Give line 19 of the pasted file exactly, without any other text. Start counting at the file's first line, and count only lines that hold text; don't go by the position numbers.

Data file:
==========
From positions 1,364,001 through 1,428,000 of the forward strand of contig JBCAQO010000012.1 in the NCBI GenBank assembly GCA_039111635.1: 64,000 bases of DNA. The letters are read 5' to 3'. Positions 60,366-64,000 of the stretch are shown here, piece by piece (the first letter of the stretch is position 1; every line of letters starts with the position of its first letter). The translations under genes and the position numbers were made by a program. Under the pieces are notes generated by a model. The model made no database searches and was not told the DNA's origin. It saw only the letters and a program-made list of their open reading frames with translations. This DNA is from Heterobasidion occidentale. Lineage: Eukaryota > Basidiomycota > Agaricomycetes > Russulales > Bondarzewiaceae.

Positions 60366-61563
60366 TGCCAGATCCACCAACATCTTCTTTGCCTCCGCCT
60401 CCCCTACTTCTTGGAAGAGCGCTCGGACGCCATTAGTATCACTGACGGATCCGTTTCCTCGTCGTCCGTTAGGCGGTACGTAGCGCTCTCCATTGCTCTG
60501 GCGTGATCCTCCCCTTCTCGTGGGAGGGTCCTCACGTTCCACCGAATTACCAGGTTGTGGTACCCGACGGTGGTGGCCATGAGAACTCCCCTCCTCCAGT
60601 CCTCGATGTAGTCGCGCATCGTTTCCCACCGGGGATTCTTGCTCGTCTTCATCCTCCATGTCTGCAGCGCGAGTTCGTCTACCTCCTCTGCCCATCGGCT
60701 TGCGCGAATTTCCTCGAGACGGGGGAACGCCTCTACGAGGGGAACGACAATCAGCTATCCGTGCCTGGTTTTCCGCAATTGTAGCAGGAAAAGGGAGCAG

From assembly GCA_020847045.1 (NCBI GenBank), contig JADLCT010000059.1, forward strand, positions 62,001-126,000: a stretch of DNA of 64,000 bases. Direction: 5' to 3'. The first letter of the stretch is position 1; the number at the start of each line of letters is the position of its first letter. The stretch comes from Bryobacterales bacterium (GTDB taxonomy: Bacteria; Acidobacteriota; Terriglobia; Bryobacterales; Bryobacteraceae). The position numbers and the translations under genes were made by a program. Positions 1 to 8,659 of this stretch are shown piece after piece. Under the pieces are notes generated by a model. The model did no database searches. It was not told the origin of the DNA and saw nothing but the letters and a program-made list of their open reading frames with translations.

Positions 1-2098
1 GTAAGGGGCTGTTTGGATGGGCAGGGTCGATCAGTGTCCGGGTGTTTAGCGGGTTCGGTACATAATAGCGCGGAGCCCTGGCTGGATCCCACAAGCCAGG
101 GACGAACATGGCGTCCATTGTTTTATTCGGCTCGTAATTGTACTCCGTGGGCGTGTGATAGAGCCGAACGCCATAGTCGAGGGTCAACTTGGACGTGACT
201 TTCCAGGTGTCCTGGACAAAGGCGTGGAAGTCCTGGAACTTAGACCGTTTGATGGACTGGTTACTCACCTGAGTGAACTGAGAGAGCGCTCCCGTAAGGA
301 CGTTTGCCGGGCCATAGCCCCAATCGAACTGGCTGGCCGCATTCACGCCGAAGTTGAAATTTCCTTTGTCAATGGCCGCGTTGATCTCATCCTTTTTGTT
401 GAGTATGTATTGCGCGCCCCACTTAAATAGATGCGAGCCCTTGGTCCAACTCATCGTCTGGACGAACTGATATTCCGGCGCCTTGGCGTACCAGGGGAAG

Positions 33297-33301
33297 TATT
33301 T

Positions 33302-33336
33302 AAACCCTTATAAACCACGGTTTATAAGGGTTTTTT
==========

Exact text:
33302 AAACCCTTATAAACCACGGTTTATAAGGGTTTTTT